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Astron. Astrophys. 346, 713-720 (1999)

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3. The comptonization

We follow the method of Comptonization described by Górecki & Wilczewski (1984).

3.1. Basic concepts

The differential cross section for Compton scattering is given by the following formula (Akhiezer & Berestetski 1965):

[EQUATION]

where [FORMULA], [FORMULA], [FORMULA] and [FORMULA] are respectively the energy and the direction of the photon before and after the scattering, [FORMULA] is the velocity of the electron, [FORMULA] is the Lorentz factor and [FORMULA] is the classical electron radius. The symbol X denotes the invariant part of the cross section:

[EQUATION]

where

[EQUATION]

are the energies of the incoming photon and of the scattered photon, respectively, expressed in units of [FORMULA] in the reference frame of the electron. The energies [FORMULA] and [FORMULA] are related by the Compton formula

[EQUATION]

We use the total Compton cross section which is given by (Berestetski et al. 1972)

[EQUATION]

The basic concept of this method is to follow the photon trajectory from the moment of emission until the photon leaves the flow. The probability that a photon leaves the flow without scattering is

[EQUATION]

where the integral is taken along the photon trajectory from the point of the last (i-th) scattering to the boundary of the flow [FORMULA], [FORMULA] is the electron density, [FORMULA] is the electron velocity distribution, and

[EQUATION]

is a mean cross section averaged over the electron velocity distribution. [FORMULA].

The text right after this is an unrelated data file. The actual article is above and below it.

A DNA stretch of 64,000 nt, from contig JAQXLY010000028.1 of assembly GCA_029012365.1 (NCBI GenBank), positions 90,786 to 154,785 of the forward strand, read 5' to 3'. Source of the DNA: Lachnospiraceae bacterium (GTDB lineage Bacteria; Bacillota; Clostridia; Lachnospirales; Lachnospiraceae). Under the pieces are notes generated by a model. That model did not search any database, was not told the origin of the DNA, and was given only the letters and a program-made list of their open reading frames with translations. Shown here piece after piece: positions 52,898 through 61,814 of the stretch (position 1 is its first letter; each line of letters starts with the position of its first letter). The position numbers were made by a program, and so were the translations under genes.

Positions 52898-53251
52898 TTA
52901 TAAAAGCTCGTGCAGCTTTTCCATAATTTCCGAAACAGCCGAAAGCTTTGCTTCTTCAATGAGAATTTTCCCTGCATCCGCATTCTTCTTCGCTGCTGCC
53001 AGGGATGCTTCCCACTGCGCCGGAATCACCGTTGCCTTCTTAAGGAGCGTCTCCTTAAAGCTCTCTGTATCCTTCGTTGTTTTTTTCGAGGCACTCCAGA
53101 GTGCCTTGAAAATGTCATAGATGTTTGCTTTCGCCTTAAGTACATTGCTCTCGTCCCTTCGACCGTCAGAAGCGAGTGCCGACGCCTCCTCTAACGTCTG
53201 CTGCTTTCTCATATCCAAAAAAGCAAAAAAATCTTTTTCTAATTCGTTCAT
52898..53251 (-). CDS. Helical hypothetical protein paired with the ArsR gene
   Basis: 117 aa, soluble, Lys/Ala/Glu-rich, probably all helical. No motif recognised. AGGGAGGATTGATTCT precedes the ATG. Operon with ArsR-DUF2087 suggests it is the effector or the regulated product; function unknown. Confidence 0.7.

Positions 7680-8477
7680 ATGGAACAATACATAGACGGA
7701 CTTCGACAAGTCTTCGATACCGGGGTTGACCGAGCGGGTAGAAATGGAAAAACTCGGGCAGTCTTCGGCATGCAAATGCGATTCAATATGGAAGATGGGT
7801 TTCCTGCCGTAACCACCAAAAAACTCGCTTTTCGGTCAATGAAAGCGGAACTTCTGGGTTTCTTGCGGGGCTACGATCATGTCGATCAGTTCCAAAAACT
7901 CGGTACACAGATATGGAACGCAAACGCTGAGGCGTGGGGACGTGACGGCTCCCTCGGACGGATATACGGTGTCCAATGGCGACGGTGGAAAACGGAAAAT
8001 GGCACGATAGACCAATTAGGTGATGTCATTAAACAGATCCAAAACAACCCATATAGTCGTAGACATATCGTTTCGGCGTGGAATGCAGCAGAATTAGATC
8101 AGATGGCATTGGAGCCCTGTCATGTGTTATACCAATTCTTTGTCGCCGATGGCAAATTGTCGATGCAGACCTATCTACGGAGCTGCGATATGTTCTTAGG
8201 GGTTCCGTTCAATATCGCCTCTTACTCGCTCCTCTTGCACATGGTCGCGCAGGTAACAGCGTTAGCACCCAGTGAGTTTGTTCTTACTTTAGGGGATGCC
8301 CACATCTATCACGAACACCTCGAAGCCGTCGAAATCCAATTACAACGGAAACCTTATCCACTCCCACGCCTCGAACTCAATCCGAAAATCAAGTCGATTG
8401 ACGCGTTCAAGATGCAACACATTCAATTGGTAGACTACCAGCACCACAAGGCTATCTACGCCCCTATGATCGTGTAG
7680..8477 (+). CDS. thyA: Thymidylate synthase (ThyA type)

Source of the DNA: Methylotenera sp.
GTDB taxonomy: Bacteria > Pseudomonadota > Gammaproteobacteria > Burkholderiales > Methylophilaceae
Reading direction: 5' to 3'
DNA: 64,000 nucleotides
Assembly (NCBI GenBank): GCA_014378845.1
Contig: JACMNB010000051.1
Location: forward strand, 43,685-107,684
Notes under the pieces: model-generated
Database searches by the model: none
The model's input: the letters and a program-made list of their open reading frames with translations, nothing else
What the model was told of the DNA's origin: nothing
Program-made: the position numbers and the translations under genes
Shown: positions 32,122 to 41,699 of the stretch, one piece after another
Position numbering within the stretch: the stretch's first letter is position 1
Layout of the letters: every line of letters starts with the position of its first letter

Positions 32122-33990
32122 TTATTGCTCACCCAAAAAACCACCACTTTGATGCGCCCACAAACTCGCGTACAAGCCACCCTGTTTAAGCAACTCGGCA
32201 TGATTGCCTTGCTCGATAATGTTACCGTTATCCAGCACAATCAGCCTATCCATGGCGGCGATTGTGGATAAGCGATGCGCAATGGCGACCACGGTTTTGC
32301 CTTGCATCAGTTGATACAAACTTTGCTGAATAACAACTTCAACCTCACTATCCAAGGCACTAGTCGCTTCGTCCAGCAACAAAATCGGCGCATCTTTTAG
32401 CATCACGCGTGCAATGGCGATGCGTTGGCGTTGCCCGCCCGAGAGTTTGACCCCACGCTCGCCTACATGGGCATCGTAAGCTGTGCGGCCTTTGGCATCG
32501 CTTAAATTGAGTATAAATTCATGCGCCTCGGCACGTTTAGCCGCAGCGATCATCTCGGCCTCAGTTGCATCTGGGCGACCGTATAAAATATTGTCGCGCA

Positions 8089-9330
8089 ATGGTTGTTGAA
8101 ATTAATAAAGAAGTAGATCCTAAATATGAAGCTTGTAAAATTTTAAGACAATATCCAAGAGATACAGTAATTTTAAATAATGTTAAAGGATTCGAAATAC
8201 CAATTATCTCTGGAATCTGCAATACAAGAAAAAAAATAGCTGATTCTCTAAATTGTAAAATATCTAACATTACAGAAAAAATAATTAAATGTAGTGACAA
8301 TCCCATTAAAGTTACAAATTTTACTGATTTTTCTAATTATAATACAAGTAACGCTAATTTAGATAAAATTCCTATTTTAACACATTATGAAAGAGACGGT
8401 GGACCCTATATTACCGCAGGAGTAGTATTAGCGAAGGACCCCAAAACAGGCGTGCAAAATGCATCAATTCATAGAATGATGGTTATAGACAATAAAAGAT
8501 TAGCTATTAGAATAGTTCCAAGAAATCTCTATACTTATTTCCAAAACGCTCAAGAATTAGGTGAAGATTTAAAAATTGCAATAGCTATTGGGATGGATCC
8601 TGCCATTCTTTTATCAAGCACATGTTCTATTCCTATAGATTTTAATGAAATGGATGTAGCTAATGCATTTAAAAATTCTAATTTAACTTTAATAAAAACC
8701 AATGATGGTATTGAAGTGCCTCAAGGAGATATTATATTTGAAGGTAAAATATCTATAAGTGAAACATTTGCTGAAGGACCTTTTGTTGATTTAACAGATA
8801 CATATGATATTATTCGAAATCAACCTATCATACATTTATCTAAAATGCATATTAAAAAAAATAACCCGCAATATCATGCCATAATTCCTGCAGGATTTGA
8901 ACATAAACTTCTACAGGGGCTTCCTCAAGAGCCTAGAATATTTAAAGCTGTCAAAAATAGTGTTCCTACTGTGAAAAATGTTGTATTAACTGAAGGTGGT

The probability [FORMULA] enables us to find the statistical weights of the number of photons leaving the flow without scattering (and thus contributing to the emerging spectrum) and the photons which remain in the flow and undergo the next ([FORMULA]-th) scattering. These weights are given by [FORMULA] and [FORMULA], respectively, where [FORMULA], 1, 2, 3, [FORMULA] is the index denoting the succeeding scatterings. We assume [FORMULA]. We follow the trajectory of the photon until w becomes less than a certain minimal value [FORMULA]. Since ADAFs are optically thin (in our model the Thomson optical depth is about 0.1 in equatorial directions) the mean number of scatterings is 4-5 for [FORMULA].

3.2. Generating the random variables

The random variables are generated from the probability distributions using Monte Carlo methods: the inversion of the cumulative distribution function or von Neumann's rejection technique. Multi-dimensional distributions are modeled using the conditional probability distributions.

(i) At first we generate the position vector at which the photon is initially emitted. According to our approximation this position is uniformly distributed in space within each of the annuli jk. The probability that a photon is emitted from a region of the given number jk is:

[EQUATION]